Snyder also testified to the results of the testing on the DNA mixture obtained from blood found on the defendant’s hands.  The major profile matched the defendant, and Pagan, DeLeon, Hernandez, and Gil were excluded as contributors to the minor profile.  The analyst also stated that the “mixture yielded inconclusive results” as to whether the victim was a contributor to the minor profile.  In response to the prosecutor’s question asking what is meant by the term “inconclusive,” the analyst explained that the term indicates “there’s not quite enough DNA there to make a conclusion as far as inclusion or exclusion.”  The prosecutor followed up with a question asking, “But there was enough DNA to exclude the other four people that we’ve been referring to:  Mr. Gil, Mr. Hernandez, Mr. Pagan, and Mr. DeLeon?”  In response, the analyst said, “Yes,” but then continued, “Essentially, there are certain areas where we expect to see the DNA from given individuals.  And at those areas, I did not see the DNA from those four individuals who were excluded.  However, there w[ere] sort of results that could kind of go either way as far as [the victim] being there, which [is] why I said inconclusive” (emphasis supplied).  Defense counsel did not object to this second, nonresponsive extension of the analyst’s direct answer of “yes.”

During the testimony of the next witness, the judge brought up the propriety of the extended answer in a sidebar discussion with counsel.  He expressed a concern that the analyst’s answer was nonresponsive and might mislead the jury into thinking that “inconclusive” meant “that there was enough information where you could say, yeah, it could have been him or it might not have been him, it was too close to call, it could go either way.”  Defense counsel admitted he “didn’t pick up on it,” and that his failure to object was not a strategic decision.  Neither attorney expressed a clear position whether further instruction was required, and the judge decided to determine later that day what, if any, remedial action to take.  At a subsequent sidebar conference, defense counsel asked the judge to strike the part of the analyst’s answer to the effect that the results may “go either way.”  The judge declined to do so.  Agreeing with the prosecutor, he stated that to do so would make a “bigger issue of [the analyst’s answer] than it is,” and any prejudice would be minimal as long as the prosecutor did not argue that the significance of the inconclusive result was that it was a “close call” whether the sample from the victim matched the sample from the defendant’s hands.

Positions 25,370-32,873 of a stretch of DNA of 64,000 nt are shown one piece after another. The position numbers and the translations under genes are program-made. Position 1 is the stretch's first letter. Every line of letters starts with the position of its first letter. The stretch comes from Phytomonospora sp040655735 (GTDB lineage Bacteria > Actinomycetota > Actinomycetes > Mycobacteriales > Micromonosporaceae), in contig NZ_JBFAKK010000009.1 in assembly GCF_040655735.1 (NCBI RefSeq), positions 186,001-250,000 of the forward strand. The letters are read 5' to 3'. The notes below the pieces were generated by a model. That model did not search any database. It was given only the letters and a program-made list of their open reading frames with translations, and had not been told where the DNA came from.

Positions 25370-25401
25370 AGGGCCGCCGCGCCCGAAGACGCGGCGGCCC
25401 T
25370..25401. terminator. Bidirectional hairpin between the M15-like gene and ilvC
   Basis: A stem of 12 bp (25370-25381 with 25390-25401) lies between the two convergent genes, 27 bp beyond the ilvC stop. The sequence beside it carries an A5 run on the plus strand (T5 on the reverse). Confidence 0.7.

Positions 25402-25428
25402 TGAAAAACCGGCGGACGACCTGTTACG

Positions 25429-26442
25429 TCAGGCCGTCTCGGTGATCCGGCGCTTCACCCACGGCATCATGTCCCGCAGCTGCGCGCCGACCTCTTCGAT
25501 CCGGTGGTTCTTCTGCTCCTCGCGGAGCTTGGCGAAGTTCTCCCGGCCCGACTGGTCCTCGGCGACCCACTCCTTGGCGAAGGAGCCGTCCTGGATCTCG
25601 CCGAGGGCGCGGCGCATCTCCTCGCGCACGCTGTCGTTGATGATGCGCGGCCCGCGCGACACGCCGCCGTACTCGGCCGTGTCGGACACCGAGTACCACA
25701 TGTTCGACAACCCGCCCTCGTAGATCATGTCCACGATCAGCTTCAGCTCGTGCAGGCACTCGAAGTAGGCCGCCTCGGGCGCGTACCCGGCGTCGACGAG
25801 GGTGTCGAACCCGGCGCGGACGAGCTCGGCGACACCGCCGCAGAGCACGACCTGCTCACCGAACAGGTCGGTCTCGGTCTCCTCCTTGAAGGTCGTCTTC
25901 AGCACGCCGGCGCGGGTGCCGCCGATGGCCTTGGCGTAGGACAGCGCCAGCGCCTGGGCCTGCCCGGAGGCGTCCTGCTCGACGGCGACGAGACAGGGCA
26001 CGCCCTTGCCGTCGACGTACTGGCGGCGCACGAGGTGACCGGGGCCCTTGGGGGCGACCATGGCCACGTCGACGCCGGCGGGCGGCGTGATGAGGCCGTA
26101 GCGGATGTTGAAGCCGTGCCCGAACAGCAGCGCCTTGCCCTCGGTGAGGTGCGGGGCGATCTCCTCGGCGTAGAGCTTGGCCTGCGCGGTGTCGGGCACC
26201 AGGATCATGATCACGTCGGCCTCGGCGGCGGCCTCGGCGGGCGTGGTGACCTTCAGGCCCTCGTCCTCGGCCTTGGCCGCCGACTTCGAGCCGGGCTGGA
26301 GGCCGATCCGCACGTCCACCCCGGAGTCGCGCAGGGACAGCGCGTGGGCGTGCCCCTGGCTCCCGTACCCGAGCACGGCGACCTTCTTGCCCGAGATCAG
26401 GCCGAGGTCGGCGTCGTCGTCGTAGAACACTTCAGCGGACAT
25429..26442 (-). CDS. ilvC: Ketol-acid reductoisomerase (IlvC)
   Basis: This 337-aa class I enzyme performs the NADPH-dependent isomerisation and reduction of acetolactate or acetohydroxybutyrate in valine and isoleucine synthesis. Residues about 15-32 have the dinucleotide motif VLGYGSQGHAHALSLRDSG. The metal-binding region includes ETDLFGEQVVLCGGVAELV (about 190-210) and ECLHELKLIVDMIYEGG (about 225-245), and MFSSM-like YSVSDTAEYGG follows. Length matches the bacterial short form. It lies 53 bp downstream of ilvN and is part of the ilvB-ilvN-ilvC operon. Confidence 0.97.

In their closing arguments, both the defendant’s counsel and the prosecutor referenced the DNA evidence.  The prosecutor argued generally that the forensic evidence recovered from the scene implicated the defendant, and specifically with respect to the blood found on the defendant’s hands, stated:  “The defendant had blood on his hands.  Whose blood was it?  Well, it wasn’t Johnny Pagan’s.  It wasn’t Jose DeLeon’s.  It wasn’t Jeffrey Hernandez.  It wasn’t Alberto Gil.  The only person that was tested that couldn’t be excluded, William Escobar.”  Defense counsel did not object.